“The Department of Justice is amending the regulations of the Bureau of Alcohol, Tobacco, Firearms, and Explosives (ATF) to clarify that bump-stock-type devices—meaning “bump fire” stocks, slide-fire devices, and devices with certain similar characteristics—are “machineguns” as defined by the National Firearms Act of 1934 and the Gun Control Act of 1968 because such devices allow a shooter of a semiautomatic firearm to initiate a continuous firing cycle with a single pull of the trigger. Specifically, these devices convert an otherwise semiautomatic firearm into a machinegun by functioning as a self-acting or self-regulating mechanism that harnesses the recoil energy of the semiautomatic firearm in a manner that allows the trigger to reset and continue firing without additional physical manipulation of the trigger by the shooter. Hence, a semiautomatic firearm to which a bump-stock-type device is attached is able to produce automatic fire with a single pull of the trigger. With limited exceptions, the Gun Control Act, as amended, makes it unlawful for any person to transfer or possess a machinegun unless it was lawfully possessed prior to the effective date of the statute. The bump-stock-type devices covered by this final rule were not in existence prior to the effective date of the statute, and therefore will be prohibited when this rule becomes effective. Consequently, under the final rule, current possessors of these devices will be required to destroy the devices or abandon them at an ATF office prior to the effective date of the rule.”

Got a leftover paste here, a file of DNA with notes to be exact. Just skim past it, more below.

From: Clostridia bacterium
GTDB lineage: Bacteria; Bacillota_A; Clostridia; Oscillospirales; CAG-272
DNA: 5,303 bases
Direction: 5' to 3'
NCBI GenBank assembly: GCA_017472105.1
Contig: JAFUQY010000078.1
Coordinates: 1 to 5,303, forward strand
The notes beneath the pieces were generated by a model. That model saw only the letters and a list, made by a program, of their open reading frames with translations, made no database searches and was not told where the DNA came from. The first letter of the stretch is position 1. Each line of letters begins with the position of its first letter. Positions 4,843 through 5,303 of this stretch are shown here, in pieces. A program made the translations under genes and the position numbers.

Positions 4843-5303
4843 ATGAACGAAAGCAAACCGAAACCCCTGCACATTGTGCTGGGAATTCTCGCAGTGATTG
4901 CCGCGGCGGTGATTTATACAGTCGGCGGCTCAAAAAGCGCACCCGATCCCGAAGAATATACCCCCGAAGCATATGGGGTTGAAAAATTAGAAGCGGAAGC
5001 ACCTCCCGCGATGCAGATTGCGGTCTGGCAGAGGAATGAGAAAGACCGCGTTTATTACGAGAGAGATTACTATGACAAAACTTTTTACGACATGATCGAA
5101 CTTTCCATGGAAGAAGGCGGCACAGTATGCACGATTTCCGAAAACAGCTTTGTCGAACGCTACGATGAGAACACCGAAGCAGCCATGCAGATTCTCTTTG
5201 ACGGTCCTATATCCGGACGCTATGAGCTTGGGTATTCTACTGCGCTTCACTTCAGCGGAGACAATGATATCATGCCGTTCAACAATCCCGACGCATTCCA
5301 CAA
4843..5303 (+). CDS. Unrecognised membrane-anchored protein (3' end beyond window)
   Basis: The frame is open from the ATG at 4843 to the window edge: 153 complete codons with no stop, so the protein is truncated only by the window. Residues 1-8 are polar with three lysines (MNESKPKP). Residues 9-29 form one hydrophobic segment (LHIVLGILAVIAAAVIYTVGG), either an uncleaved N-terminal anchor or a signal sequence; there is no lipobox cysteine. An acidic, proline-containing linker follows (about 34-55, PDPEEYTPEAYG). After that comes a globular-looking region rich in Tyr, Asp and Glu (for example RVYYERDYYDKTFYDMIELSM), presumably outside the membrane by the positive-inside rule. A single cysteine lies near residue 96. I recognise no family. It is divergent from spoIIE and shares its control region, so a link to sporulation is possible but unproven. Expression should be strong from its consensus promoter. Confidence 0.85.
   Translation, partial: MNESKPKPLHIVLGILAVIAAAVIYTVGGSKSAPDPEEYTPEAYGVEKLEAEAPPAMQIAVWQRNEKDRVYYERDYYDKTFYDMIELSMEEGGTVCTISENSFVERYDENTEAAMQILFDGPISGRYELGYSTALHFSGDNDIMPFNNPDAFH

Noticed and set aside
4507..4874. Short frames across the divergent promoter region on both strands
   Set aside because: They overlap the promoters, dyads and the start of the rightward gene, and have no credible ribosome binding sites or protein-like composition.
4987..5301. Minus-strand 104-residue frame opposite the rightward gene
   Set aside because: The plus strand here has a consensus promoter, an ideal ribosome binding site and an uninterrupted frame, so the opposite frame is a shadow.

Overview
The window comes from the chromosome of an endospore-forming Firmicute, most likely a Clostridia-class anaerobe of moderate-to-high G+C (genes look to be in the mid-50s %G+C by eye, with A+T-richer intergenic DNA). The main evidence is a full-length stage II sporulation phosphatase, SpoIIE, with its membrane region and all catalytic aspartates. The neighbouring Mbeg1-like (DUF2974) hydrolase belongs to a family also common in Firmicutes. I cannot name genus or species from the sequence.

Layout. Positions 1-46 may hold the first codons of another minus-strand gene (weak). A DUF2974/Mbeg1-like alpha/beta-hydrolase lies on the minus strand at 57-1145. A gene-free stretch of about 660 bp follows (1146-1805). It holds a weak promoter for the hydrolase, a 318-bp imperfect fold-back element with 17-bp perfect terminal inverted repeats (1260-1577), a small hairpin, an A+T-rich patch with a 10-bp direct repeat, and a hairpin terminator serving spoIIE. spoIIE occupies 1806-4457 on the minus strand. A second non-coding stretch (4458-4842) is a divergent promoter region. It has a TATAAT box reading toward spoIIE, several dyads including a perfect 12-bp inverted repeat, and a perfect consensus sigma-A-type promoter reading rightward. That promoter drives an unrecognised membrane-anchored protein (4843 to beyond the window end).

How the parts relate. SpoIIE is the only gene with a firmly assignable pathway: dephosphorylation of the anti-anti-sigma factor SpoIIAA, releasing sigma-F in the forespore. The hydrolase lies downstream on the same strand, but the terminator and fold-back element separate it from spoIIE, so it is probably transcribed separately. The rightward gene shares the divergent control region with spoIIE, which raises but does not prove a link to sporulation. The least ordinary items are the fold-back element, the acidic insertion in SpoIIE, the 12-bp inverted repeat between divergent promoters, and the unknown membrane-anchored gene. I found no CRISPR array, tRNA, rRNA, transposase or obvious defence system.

According to the National Federal Register, the ban on bump fire stocks will be put into effect on March 26, 2019, classifying the bump stock devices as “machineguns”.